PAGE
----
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Online resources for first- and second-year STEM courses

These resources will have you covered during those last-minute crunch sessions
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Clockwise: Crash Course, 3Blue1Brown, Richard Feynman, Khan Academy. PHOTOS COURTESY OF CRASH COURSE, 3BLUE1BROWN, AND KHAN ACADEMY
Clockwise: Crash Course, 3Blue1Brown, Richard Feynman, Khan Academy. PHOTOS COURTESY OF CRASH COURSE, 3BLUE1BROWN, AND KHAN ACADEMY

If you feel lost in the first few weeks of classes, you’re not alone.

The transitions from high school to first year, and from first year to second year are very sudden. It’s natural to feel unprepared for course syllabi, and even a sensible syllabus doesn’t matter if your lecturer just confuses you.

So, for all you first-year and second-year students, we’ve prepared a list of some of the most useful online resources for STEM classes. You might even find that staying home and watching these videos is a better use of your time than going to class.

General: Crash Course 

Crash Course is an educational YouTube channel and the brainchild of TikTok sensation Hank Green and his brother, the writer John Green. Students in high school and early years of university have been using Crash Course for years as a substitute for unprepared lecturers.

Each crash course focuses on a different topic and has a different presenter, aside from the occasional series presented by the Green brothers. Completed series have covered all areas of the STEM spectrum, including anatomy and physiology, chemistry, computer science, statistics, and zoology, to name a few. 

In addition, Crash Course partners with Arizona State University to create a series called “Study Hall.” These videos focus on more specific topics than the ones explained on Crash Course, so they can often be a useful supplement. For example, the Crash Course chemistry tutorial on acid-base reactions pairs well with the Study Hall tutorial on balancing chemical reactions.

General: Khan Academy

It’s impossible to compile a list of online STEM resources without mentioning Khan Academy.

The not-for-profit organization has been churning out video tutorials for years, all using the same boilerplate ‘Etch a Sketch software.’ Their topics tend heavily toward the high school level, so if you need a refresher on precalculus or trigonometry, they can be very useful — although it’s hard to get much use out of them for more advanced math courses in upper years. The calculus, linear algebra, and differential equations tutorials will cover a lot of first- and second-year material, but after that, you’re on your own.

Another drawback is their style of presenting. Khan Academy’s straightforward diagrams are no more sophisticated than a blackboard — which means that the difficulty of drawing insightful pictures with chalk carries over to their videos. The emphasis is on quantity, not quality.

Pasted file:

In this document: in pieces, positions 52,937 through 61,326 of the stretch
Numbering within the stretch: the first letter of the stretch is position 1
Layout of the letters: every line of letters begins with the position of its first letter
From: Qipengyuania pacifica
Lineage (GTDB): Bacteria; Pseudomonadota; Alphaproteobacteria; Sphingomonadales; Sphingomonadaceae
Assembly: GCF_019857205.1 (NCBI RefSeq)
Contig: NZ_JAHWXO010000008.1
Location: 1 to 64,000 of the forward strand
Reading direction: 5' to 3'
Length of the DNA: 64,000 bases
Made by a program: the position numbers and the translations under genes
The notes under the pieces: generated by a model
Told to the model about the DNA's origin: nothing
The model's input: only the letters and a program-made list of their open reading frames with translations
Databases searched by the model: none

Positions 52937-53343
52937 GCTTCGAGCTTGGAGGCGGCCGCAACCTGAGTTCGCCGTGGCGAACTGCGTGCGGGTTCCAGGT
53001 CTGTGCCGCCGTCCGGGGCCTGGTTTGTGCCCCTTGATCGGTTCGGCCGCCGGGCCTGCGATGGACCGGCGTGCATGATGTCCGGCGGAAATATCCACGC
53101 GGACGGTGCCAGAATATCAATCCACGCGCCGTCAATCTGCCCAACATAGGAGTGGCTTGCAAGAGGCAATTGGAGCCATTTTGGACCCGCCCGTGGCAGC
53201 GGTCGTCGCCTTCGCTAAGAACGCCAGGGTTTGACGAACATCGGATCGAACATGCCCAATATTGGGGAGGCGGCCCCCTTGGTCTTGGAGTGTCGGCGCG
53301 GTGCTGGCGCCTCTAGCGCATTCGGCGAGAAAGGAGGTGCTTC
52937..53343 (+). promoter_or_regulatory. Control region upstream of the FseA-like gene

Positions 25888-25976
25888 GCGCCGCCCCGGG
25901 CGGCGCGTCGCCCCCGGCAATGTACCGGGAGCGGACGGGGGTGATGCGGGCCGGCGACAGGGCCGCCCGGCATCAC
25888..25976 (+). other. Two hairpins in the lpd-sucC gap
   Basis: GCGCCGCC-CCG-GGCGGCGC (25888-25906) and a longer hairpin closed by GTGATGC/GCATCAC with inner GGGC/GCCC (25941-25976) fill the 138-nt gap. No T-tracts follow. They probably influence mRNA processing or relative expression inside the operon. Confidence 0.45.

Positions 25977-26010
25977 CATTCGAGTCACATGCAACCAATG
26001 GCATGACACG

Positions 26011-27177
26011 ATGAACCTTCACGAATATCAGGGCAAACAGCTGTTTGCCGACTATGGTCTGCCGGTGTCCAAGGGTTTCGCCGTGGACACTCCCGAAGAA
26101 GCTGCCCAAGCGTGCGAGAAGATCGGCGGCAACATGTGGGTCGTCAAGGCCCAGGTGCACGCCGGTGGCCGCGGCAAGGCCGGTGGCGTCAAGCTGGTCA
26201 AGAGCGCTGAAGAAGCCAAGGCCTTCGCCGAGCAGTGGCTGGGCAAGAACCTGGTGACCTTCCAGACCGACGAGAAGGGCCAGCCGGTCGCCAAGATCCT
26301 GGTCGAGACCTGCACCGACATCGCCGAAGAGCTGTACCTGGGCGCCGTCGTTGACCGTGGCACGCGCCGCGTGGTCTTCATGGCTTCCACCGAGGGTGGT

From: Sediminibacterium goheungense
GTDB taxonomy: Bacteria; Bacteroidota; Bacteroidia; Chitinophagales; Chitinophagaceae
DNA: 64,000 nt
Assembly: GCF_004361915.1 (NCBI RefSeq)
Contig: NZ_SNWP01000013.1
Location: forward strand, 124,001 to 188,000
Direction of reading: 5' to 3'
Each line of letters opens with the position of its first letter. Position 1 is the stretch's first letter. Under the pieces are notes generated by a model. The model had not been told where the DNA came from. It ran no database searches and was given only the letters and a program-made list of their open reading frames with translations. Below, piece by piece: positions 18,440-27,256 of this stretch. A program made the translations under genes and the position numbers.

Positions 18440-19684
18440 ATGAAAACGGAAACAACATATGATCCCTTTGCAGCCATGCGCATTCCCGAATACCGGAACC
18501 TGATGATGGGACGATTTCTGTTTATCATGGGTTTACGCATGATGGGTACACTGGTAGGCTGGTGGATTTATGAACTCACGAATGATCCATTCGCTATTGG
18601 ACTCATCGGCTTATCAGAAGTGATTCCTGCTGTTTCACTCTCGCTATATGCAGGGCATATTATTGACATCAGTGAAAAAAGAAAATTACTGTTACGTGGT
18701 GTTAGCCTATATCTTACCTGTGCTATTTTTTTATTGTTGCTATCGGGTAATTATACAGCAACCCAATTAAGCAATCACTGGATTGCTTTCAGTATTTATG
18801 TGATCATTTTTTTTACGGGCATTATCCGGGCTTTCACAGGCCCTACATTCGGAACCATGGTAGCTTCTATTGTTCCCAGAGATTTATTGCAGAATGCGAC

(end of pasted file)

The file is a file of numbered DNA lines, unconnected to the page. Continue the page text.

Math: 3Blue1Brown

3Blue1Brown is everything Khan Academy isn’t. It’s a series of lively, animated videos that pictorially demonstrate mathematical concepts, including ones that are fairly advanced. Grant Sanderson, creator of the YouTube channel, emphasizes the importance of insight into concepts, not just applying them.

The linear algebra series is a particularly strong example of Sanderson’s philosophy. It’s an excellent complement to any first-year linear algebra courses, covering the gaps where explanations in textbooks can often be very abstract. 3Blue1Brown’s videos demonstrate why a concept is useful, not just how to use it.

Physics: the digitized Feynman Lectures

Richard Feynman’s lectures have long been famous among physics and engineering students for their clarity, insight, and sense of humour. When the Nobel laureate’s lectures were synthesized into a three-volume series of textbooks, they became instant must-haves for first- and second-year undergraduate students. 

But you don’t need to buy them from the bookstore. The California Institute of Technology has made the entire series available online, for free, alongside supplementary materials and practice problems.

The lectures cover a wide range of topics with a depth that will carry you comfortably into second-year physics courses. They are also accompanied by helpful illustrations.

Coding in Python: Neural Nine

There are many online resources to learn coding, but the YouTube channel Neural Nine stands out for its quantity and diversity of videos. The channel focuses mainly on Python. There are  tutorials for people completely new to the language, but the videos are best-suited for programmers with a bit of experience under their belts. 

They go in depth into specific Python tools and libraries, and demonstrate how to build original projects, like a simple web browser or Twitter bot. Additionally, the projects are filmed in real time, so you can follow along without pausing to catch up.

There are many more resources out there. Ask around — you might just find that the best resources are sitting next to you in class.